Edtech Business

Coding and Maker Nonprofits Merge, Expanding Influence in the Computer Science Space

By Jenny Abamu     Nov 1, 2017

Coding and Maker Nonprofits Merge, Expanding Influence in the Computer Science Space
Mouse 20th anniversary event photo, Photo Credit: Jenny Abamu

Today Code/Interactive, a New York City-based nonprofit known for their work training coders and teacher professional development, announced its merger with another New York City nonprofit, Mouse, a youth technology and engineering organization, popular for its middle school makerspaces.

Code/Interactive, valued at approximately $1.5 million, offers Mouse, currently valued at about $2.5 million, a financially viable and operationally sound partnership, says Daniel Rabuzzi, Mouse’s executive director.

In an interview with EdSurge, Rabuzzi and Tom O’Connell, the interim executive director of Code/Interactive, explained how their merger would allow them to expand their offerings—combining the core concepts behind coding and making with hopes to scale creative computing throughout K-12 schools across the nation.

“Creative computing or creative technology is the future of pretty much every classroom, not only computer science classrooms,” O’Connell says. “So we're bringing in learning content from Mouse and educator training from the Code Interactive to open opportunities for all of us to engage with creative technology and computer science.”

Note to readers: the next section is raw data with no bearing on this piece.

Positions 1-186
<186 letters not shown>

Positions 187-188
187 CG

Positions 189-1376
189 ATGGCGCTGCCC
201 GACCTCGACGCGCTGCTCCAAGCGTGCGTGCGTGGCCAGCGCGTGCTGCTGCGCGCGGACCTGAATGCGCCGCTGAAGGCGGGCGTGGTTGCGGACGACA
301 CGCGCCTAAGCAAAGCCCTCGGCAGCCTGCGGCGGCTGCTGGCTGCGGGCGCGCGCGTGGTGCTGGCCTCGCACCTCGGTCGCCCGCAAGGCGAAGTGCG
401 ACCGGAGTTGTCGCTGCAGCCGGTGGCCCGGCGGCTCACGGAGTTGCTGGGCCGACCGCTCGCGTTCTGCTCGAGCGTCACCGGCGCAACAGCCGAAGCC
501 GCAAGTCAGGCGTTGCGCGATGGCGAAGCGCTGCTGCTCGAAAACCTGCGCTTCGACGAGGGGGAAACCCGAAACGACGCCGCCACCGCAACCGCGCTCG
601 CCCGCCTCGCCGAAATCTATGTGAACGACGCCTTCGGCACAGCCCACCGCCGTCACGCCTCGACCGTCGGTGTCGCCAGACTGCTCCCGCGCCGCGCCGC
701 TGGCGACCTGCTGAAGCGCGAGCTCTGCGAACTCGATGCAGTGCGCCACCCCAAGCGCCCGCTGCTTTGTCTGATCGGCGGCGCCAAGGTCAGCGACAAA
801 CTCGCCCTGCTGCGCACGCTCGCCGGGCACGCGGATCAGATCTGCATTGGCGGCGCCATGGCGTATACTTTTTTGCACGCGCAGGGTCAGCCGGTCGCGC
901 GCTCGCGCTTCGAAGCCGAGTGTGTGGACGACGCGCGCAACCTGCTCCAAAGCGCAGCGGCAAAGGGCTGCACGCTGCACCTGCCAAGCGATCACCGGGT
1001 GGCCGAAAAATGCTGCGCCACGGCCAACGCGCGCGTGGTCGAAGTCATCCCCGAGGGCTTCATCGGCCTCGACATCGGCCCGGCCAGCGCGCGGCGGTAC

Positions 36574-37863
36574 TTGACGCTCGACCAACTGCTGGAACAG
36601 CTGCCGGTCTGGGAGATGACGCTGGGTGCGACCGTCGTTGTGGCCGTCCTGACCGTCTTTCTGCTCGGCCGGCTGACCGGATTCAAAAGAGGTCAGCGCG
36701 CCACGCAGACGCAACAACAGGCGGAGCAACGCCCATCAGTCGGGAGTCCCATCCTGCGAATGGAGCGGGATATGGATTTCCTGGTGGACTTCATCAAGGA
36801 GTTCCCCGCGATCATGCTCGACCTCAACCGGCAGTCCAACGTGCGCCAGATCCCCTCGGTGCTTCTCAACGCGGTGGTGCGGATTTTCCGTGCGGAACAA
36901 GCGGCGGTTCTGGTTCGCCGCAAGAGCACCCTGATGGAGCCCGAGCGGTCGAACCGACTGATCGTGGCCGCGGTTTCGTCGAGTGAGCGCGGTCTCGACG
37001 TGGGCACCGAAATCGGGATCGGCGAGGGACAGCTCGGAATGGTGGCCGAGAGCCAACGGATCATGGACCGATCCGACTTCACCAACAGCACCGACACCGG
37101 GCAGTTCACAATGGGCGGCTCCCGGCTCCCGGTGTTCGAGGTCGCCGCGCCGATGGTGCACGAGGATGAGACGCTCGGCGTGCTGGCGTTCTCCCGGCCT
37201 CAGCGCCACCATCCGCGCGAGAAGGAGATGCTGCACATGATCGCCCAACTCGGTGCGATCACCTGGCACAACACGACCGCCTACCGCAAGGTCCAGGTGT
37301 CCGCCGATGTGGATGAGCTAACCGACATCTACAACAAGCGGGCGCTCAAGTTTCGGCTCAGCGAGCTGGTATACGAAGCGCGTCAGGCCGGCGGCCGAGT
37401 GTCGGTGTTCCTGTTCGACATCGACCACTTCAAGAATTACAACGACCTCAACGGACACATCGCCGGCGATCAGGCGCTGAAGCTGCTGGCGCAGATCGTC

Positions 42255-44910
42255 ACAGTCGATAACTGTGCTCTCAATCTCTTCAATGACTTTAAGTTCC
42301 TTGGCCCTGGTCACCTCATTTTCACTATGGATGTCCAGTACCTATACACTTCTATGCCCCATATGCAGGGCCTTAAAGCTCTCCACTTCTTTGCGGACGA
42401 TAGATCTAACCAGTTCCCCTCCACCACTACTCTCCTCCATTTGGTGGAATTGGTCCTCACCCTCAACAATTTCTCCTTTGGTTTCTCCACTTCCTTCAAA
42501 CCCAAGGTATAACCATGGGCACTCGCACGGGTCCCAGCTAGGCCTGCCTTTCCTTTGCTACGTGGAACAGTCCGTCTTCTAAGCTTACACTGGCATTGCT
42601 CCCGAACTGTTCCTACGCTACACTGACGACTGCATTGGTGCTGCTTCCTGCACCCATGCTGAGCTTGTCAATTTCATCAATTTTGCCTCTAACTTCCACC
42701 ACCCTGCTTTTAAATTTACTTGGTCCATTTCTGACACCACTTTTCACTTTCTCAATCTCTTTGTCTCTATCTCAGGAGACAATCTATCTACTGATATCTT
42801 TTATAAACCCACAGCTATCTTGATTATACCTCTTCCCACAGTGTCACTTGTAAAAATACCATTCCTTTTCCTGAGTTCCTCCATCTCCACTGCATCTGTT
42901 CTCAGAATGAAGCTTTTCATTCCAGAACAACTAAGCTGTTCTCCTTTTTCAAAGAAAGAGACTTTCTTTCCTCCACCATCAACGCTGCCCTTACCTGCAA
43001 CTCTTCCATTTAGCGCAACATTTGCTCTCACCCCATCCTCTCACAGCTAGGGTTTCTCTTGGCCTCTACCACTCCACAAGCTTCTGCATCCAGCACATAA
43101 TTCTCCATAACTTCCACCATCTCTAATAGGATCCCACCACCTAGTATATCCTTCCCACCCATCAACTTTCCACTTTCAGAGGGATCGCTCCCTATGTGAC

The announcement is timely, coming after a $200 million-dollar grant announcement from the White House for computer science education, matched by another $300 million-dollar grant from private technology companies. Both Rabuzzi and O’Connell hope that this merger will put them in position to receive some of this funding and scale their operations, moving them from mid-sized to a large scale nonprofit.

“All of a sudden through state action and governors announcing big projects, computer science is something schools need to train their teachers for. So I think we're all waking up to this as a huge opportunity to expand our our our influence across the country and serve the needs of schools in a deep way,” says O’Connell. “We'd be way more able to manage operations, finance mechanisms, DOE grants or some of these larger opportunities as a merged entity.”

O’Connell also hopes that Mouse and Code/Interactive will be able to offer their users a few things they couldn’t give in the past. For example, O’Connell notes that his team did not have the bandwidth to provide users with artificial intelligence curricula for chatbots. After the Mouse merger, though, they hope to do just that. In addition, Mouse’s work primarily rested in the middle and high school space, while Code/Interactive focused on high school. The organizations look to scale their offerings from kindergarten to twelfth grade after the merger.

However, O’Connell notes the overall complexity of nonprofit mergers, saying the final consolidation is still tentative as the organizations await regulatory approval from the state attorney general. 

Edtech Business